How would you realize that one or more of your Internet accounts—email, social media, financial—have been hacked? (Some prefer the terms “compromised” or “breached”—you may hear them from support techs.) Unfortunately, there’s no telltale warning sign because “hacked” could mean any number of things. Here are some possible indications:
- People you trust report receiving email that you didn’t send.
- Social media friend requests are made to people you don’t know, or messages you don’t recognize are sent from your account.
- Although you’re certain you have the correct password, you can’t log in to an account.
- You become aware of your personal data appearing in places it shouldn’t.
- Unknown charges or transfers appear in a bank or credit card account.
However, attackers will also try to fool you into thinking an account has been compromised to get you to enter passwords or financial information on a website designed to steal data. Don’t assume you’ve been hacked just because you received a phishing email saying so or because you see unexpected notifications claiming your computer is infected. No legitimate entity will ever send such email, and the only notification about malware you should ever see would come from anti-malware software you installed.
(Speaking of malware, dealing with that is a topic for another day—we’re focusing on online accounts in this article. Nonetheless, if one of your accounts has been compromised, it’s also worth scanning your Mac with the free version of Malwarebytes or VirusBarrier Scanner, just in case.)
First off, don’t panic. It’s important to take a deep breath, document everything you see with screenshots (press Command-Shift-5), and move quickly to regain control over whatever accounts were hacked and prevent others from falling prey to the attacker.
When you suspect an account has been compromised, try to verify the problem. Do the following:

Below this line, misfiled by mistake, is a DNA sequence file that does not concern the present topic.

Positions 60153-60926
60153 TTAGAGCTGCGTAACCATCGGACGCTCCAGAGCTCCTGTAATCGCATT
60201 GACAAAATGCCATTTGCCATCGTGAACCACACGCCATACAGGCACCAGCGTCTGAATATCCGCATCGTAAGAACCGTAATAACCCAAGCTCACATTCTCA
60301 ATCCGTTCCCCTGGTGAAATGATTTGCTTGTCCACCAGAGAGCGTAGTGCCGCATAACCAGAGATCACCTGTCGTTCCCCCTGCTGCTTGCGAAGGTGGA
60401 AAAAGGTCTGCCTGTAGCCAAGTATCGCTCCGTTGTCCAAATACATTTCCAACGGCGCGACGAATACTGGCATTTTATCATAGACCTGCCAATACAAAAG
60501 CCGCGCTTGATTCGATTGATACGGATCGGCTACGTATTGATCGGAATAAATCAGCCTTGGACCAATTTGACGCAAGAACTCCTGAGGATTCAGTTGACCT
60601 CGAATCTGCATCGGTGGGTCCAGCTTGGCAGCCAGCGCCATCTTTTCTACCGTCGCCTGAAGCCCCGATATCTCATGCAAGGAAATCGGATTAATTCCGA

- Alert techs: If the account in question is for work, immediately alert your IT department and follow their instructions. If it’s a personal account, contact us. Tell whoever is helping you that you have screenshots you can send and be ready to forward any suspicious messages you have as well.
- Gather evidence: Ask the person who told you about the problem to forward the message they received to another of your email addresses, or to a close friend or family member so you can see what’s being said in your name. Scrutiny of the fake message may reveal information about what has happened, though you may need help from someone with more technical experience.
- Examine email: Since email account breaches are the most concerning (because they can be used to reset passwords elsewhere), scan your email for messages you didn’t send or replies to such messages. Along with the Inbox, look in the Sent mailbox and the Trash. Also, check your settings and filters to ensure incoming messages aren’t being forwarded elsewhere and then deleted.
- Check social media: Connect to all your social media accounts—even those you don’t use regularly—and look for posts, friend requests, messages, or anything else that suggests an attacker has been impersonating you.
- Audit accounts: Log in to important accounts and look for suspicious activity, such as login attempts from unfamiliar locations or IP addresses or changes to account settings.
If you find evidence to suggest that one or more of your accounts have been compromised, follow these steps:
- Immediately change the passwords for any affected accounts. We always recommend using a password manager like 1Password to generate strong, random passwords.
- Whenever possible, turn on two-factor authentication.
- If available for the account in question, follow advice from the service. Apple, Facebook, Google, Instagram, Microsoft, and Twitter all have advice on how to respond, as will many other companies.
- Review account settings for unauthorized changes, especially recovery options like backup phone numbers and email addresses.
- Look through your accounts in your password manager and change the passwords for the most important ones and any that might be related.
- If you can’t get into an account because the password has been changed, make sure you have sole control of your email account and then trigger a password reset.
- For affected financial accounts, along with changing the password, immediately call the institution and ask for their help locking the account to prevent any transfers.
- If your email account was used to send phishing messages to contacts, you should alert any friends, family, and colleagues who might have received the messages that your account was hacked and that the previous message wasn’t from you.
Security breaches are stressful, we know, but it’s imperative that you deal with them right away. The longer you wait, the more damage the attacker can cause, including stealing your money, impersonating you, scamming your friends and family, and compromising your employer’s systems. We’re here to help.
(Featured image by iStock.com/PUGUN SJ)
Social Media: If you notice strange behavior in your online accounts, you might have been hacked. It’s imperative that you act immediately to verify the breach, change passwords, lock accounts, and alert support personnel. We provide steps here.